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  • Darren Lindeman

Arming militias, a tested way of defeating the Islamic State?

Updated: Dec 12, 2019







Defeating the Islamic State is a momentous enterprise in human and monetary terms. Although the Islamic State has lost the integrity of it's borders, according to The Institute for the Study of War it is a matter of time when the Islamic State can regain its lost infrastructure and capabilities. According to the Defense Intelligence Agency, the Islamic State had as many as thirty thousand fighters in Iraq and Syria as of August 2018. Although conventionally defeated, the Islamic State continues to operate sizable pockets in Iraq and Syria.


The Islamic State as of 2019, still maintains elements of infrastructure it relies on for conducting insurgencies. These include encrypted financing, social networks, arms, economic resources and support from Sunni dissidents. Withdrawing from urban areas and territorial independence, the Islamic State is molding into what is called a mobile, rural insurgency. Instead of operating in urban areas, the Islamic State members may seek to integrate in areas where there are low presence of security forces.


The Islamic State's current form now is much akin to traditional rural insurgencies. These include for example the Columbian insurgency, the Malayan insurgency, the Afghani insurgency so on. Poor social civil administration and injustices, often creates a just cause for insurgencies to operate and recruit new members. Members are not only economically motivated, but also ideologically. The lack of mediation between rival parties in war creates a circumstance of resilience against the governing state's authority.


To defeat the Islamic State it is often quoted that military assistance by the United States is critical. However in counter insurgency campaigns, human terrain is often as important as the military one. Iraq and Syria requires a political social institution which offers its populace a sense of reliability. This is often easier said then done however, especially when economic resources are scarce in these areas. When the last U.S forces left Iraq in 2011, Iraqi politics immediately led to further sectarian scandals fueling the Sunni insurgency.

In many cases, the Iraqi Syrian populace often find themselves stuck in between two evils. On the one hand the Islamic State levy taxes, conducts policing and religious laws, while opposing forces would extort, steal and abuse their power against mostly Sunni people. Corruption is likely problematic in many areas, abuse of power, and the disregard of human rights is another issue. Many times villages and towns who opted to assist one political force under extortion, would be at the receiving end of retaliation by another force.


A particular strategy however when dealing with insurgencies and promoting civil trust is by arming local militias. This was one strategy opted by United States general David Patreus during the American surge in Iraq. This historic event was known as the Sunni Awakening. Arming local militias had been a consistently used strategy in military history. The United State has applied this strategy in the Vietnam War, the war in El Salvador and in recently in Afghanistan in 2018. Arming local militias at least in the Iraqi context, appears to be a viable strategy.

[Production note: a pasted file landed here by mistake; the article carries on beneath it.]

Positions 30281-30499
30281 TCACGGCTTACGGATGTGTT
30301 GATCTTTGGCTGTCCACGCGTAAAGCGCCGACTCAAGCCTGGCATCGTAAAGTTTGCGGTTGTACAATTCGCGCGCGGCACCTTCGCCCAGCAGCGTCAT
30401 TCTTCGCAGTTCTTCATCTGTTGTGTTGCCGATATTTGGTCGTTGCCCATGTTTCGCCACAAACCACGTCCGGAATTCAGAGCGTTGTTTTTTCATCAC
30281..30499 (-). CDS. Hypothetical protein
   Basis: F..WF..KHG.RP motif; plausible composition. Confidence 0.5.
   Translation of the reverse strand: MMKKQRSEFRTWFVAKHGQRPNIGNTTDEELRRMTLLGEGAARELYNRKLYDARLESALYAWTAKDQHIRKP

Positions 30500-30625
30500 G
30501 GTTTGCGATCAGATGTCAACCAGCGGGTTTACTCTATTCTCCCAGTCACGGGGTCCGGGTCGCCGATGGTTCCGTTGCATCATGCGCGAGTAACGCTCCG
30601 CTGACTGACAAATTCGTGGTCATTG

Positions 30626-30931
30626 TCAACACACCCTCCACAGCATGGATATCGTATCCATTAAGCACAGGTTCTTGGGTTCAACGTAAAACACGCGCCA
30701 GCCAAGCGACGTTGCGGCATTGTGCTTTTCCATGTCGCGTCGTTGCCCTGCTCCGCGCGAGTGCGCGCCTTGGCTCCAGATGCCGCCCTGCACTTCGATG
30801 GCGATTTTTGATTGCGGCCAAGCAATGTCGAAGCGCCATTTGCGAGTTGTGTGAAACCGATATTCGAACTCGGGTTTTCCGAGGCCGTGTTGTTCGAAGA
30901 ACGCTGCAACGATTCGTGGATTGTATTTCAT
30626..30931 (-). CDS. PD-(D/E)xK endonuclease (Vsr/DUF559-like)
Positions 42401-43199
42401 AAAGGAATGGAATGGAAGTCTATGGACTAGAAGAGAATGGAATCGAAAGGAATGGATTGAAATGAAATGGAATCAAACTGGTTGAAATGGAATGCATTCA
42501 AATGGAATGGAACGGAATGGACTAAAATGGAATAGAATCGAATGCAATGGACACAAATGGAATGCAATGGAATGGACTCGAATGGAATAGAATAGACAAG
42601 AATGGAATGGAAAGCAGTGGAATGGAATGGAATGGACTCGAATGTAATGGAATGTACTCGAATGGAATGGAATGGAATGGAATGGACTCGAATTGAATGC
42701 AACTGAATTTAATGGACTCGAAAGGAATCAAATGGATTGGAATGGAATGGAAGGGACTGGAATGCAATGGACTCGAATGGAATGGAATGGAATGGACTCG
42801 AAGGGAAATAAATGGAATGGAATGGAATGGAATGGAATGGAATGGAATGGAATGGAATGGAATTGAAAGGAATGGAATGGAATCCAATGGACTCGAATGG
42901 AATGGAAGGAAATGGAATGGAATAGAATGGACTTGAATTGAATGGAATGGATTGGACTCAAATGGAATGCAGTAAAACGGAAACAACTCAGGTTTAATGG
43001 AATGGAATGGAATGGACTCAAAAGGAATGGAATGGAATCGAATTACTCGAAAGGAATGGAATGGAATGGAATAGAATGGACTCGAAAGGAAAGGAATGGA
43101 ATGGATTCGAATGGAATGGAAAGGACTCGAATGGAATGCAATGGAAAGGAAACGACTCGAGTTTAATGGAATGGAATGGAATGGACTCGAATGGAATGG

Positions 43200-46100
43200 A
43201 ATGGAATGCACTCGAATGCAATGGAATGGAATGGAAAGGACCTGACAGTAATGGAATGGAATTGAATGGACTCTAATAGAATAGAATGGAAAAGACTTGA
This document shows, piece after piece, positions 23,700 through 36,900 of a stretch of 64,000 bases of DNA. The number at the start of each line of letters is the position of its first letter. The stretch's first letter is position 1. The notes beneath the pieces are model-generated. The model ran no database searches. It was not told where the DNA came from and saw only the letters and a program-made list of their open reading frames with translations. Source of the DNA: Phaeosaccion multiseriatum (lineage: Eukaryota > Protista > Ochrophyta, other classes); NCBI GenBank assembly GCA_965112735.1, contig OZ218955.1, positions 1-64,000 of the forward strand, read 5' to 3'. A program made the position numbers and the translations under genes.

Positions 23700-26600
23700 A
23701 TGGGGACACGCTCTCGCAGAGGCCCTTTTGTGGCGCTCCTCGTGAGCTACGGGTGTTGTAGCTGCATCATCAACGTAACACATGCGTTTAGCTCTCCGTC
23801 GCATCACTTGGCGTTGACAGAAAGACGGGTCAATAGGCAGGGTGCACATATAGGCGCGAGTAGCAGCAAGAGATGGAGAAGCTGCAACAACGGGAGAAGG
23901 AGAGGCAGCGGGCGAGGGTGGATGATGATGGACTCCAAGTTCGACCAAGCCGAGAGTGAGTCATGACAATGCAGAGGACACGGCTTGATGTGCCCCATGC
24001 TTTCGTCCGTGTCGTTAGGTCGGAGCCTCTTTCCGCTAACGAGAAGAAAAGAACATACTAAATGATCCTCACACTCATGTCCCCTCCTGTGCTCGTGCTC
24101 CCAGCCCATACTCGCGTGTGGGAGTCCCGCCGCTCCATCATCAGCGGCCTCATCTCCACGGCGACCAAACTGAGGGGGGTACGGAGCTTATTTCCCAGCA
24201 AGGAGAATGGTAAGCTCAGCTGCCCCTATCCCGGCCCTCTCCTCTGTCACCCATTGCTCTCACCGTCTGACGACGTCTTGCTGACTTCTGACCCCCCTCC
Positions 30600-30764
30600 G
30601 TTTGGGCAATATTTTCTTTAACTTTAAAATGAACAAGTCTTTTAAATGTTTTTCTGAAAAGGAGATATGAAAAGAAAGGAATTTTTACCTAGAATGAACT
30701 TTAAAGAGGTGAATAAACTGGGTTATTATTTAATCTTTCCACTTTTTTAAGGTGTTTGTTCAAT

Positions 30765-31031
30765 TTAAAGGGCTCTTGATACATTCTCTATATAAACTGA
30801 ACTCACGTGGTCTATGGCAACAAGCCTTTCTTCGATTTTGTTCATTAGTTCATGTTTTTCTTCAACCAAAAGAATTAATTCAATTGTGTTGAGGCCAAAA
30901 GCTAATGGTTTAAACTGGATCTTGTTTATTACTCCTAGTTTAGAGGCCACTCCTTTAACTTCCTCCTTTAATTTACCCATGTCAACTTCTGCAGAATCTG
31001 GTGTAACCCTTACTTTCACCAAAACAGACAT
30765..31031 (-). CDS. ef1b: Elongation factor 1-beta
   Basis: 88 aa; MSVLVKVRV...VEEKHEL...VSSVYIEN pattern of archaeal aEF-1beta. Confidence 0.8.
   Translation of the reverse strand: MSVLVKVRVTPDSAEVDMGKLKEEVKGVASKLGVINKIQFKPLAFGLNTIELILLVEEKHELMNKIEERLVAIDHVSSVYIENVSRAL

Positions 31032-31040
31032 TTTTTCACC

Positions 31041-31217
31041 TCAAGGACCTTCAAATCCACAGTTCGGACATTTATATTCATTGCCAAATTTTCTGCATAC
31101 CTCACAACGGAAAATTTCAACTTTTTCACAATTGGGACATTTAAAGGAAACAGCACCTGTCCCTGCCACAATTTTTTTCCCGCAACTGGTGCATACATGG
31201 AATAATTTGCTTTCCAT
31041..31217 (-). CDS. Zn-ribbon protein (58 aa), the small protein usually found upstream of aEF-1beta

It can be quick to point out the potential negative impacts of arming local militias, such as the uncertainty of whether these forces would be politically and socially reliable. There are also the issues of whether these forces would extort their own population, conflict with other groups, sell their weapons and munitions to the ongoing insurgency or generally become un committed to the government's anti insurgency measures. However as shown in the Sunni Awakening, this appears to be a viable and tested strategy.


The actual issue of arming local militias against an insurgency is whether there would be a sufficiently effective government which can over see the activities of rural militias. In places where there are endemic corruption, such as in Mexico and Iraq, this problems become even more relevant. Government and policing institutions are often seen as corrupt, oppressive and inefficient. In Mexico in particular, the police are often seen as operating under the pockets of different drug lords.


In response a nation may have to deploy armed forces to conduct these initiates, as opposed to local civil authority. In the Iraqi context it is The Counter Terrorism Forces which may be at the helm of such an initiative. The Counter Terrorism Forces is often noted to have conducted major humanitarian operations during the Iraqi government's counter offensives between 2015 to 2019. The Counter Terrorism Forces are often seen as the United State's most capable security ally in the Iraqi state. It could be possible that Iraq's future Sunni social political future lies with the arming of militia's against the Islamic State.


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